The thyroid controls muscle control, brain development, digestive function, and metabolic rate. Get your thyroid healthy!
This small, butterfly-shaped gland in your neck has big functions! The thyroid is an endocrine gland that controls hormones necessary for regulating muscle control, brain development, digestive function, and metabolic rate. When something in this hormone control center goes askew, there can be profound effects on human health.
For people with Hashimoto's disease, the immune system attacks the thyroid, resulting in inflammation and an overactive or underactive thyroid. This attack on the immune system often leads to nutritional deficiencies. If you have Hashimoto's, it is essential to get the right lab tests, as well as make sure you are supplementing correctly and eating the right foods. Lab test requests should include ferritin, B12, vitamin D, and zinc. Here are some common nutritional deficiencies you should look out for!
Selenium is a trace mineral from soil that is often not reliably found on blood tests. This mineral supports immune, thyroid, and antioxidant functions. In addition, selenium regulates blood sugar and can alleviate panic attacks. Some symptoms of selenium deficiencies include increased anxiety, fatigue, and depression. To alleviate these symptoms, make sure you are getting the recommended dosage of 200–400mcg/day. 200 mcg/day helps reduce TPO antibodies by 50% within 3 months. Even more benefits include better T4 to T3 conversion, lower thyroid antibodies, less anxiety, more energy, less hair loss, and lowers heart palpitations. You can get the recommended dosage by consuming nuts (Brazil nuts and walnut), and grains.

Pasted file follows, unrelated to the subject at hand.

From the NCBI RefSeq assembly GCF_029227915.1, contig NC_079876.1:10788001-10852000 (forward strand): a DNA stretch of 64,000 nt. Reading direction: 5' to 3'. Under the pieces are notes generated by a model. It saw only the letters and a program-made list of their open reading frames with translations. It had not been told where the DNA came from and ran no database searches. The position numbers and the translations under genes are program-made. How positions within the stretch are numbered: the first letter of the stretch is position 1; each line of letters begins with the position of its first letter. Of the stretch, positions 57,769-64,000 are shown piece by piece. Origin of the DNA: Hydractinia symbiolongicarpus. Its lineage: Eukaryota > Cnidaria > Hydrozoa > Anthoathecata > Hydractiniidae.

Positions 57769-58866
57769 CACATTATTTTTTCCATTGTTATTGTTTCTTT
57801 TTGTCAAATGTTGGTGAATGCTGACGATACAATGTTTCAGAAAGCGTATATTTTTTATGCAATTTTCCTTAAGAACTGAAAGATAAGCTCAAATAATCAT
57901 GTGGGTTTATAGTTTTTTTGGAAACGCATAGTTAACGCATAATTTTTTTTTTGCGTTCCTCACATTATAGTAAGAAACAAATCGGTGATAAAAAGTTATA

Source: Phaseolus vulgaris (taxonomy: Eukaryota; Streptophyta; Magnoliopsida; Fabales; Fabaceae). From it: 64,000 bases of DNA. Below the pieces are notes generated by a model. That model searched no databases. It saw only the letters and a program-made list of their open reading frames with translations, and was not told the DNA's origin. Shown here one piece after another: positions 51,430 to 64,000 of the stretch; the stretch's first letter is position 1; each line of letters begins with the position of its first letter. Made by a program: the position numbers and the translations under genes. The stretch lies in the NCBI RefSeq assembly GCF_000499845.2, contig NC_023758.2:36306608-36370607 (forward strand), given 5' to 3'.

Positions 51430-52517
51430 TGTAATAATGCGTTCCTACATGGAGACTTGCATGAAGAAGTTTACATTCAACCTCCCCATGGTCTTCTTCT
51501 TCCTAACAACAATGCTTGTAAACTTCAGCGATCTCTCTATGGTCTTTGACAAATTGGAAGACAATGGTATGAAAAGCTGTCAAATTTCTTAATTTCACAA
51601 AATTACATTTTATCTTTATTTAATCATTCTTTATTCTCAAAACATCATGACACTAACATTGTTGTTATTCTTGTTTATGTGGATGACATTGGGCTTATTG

Zinc is an essential trace mineral important for gut health, hormone production, digestion, immune function, tissue healing, conversion of T4 to T3, and production of TSH. Deficiency symptoms include poor wound healing, impaired taste and smell, thin and brittle nails with white spots. People low in zinc may have a weakened immune system, suffer from allergies, and suffer from frequent colds or respiratory infections. Depleted levels can cause diarrhea, hair loss, no appetite, acne, rashes, canker sores, foot fungus, depression, impaired vision, ADHD, difficulty concentrating, impotence, low sperm count, and weight loss. People constantly producing TSH, with celiac disease, or malabsorption syndrome that cause intestinal damage are at risk for deficiency. It is recommended to take 30mg/day, with food for proper absorption. Having 500mg EPO (evening primrose oil) twice a day improves absorption of zinc. Do not go over 40mg as this can interfere with copper levels. Zinc can also deplete iron levels. You can purchase zinc in capsules, lozenges, and multivitamins. Vegan food sources include chickpeas, lentils, beans, hemp, pumpkin, sesame, pine, peanut, cashews, almonds, quinoa, oats, potatoes, green beans, kale, and 70% dark chocolate.